38. This was really important for me to read, thank you. It is also very comforting to find that so many are feeling this way too.

  39. The Savior said that his doctrine, his teachings, his example would be divide families.

    49 ¶ I am come to send fire on the earth; and what will I, if it be already kindled?
    50 But I have a baptism to be baptized with; and how am I straitened till it be accomplished!
    51 Suppose ye that I am come to give peace on earth? I tell you, Nay; but rather division:
    52 For from henceforth there shall be five in one house divided, three against two, and two against three.
    53 The father shall be divided against the son, and the son against the father; the mother against the daughter, and the daughter against the mother; the mother in law against her daughter in law, and the daughter in law against her mother in law.

  40. Crying…beautiful. Thank you.

  41. Hannah Belnap says:

    It’s like you wrote this specifically about me. I mean, eerily spot on. Thank you. Oh, how helpful to have it in such articulate print form.

  42. So much of this resonates. Thank you for your perspective. Even though our concerns aren’t an exact match, it makes me feel less alone. From the outside I am diligent and righteous, but inside I am also often in turmoil. Yet, in a way, this means I am exercising faith in ways I never needed to before. I am living the gospel in a much more real sense.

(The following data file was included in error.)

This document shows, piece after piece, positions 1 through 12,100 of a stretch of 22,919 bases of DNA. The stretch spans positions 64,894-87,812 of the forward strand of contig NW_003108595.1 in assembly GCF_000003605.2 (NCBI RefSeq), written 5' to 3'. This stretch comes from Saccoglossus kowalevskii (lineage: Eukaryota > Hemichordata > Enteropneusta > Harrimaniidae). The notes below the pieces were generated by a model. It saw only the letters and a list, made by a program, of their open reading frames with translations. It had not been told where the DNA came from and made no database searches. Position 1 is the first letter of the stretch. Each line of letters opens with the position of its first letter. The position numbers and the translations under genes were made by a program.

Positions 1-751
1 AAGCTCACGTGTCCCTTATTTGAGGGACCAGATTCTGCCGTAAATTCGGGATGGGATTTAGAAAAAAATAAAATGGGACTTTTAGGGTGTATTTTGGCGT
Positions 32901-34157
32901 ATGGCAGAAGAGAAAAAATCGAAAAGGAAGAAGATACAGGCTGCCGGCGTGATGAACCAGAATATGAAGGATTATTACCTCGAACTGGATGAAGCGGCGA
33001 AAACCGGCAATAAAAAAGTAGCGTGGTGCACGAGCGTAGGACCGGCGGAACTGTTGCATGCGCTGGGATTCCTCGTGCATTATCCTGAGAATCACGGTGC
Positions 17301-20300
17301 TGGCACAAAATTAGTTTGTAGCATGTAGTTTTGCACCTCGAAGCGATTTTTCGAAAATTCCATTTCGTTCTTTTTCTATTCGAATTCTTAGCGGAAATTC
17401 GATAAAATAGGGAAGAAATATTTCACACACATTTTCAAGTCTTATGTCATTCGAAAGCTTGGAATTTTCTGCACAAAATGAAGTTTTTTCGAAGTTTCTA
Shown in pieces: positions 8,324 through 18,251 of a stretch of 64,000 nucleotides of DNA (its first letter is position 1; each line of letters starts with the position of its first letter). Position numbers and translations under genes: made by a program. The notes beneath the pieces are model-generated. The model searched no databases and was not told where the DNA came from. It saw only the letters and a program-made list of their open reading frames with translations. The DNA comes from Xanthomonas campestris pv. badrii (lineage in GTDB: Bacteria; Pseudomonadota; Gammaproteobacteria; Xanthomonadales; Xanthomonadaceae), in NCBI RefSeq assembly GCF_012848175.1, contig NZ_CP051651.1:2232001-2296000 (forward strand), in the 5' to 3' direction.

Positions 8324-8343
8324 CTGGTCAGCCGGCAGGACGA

43. Ashmae, I love how you paint a picture of your feelings, I feel your soul when I read it, my heart is drawn to it, there is so much beauty. I wish to also say to you specifically, I know that Zion is coming, I can feel it in me, and I have seen it. Your children will be blessed in this path for your efforts.

  44. Thank you for writing this. You are not alone – 7 years here, too.

  45. Thank you for this! I struggle with needing to come to take the sacrament, but also not feeling a part of the church. It’s so good to not be alone.

%d bloggers like this: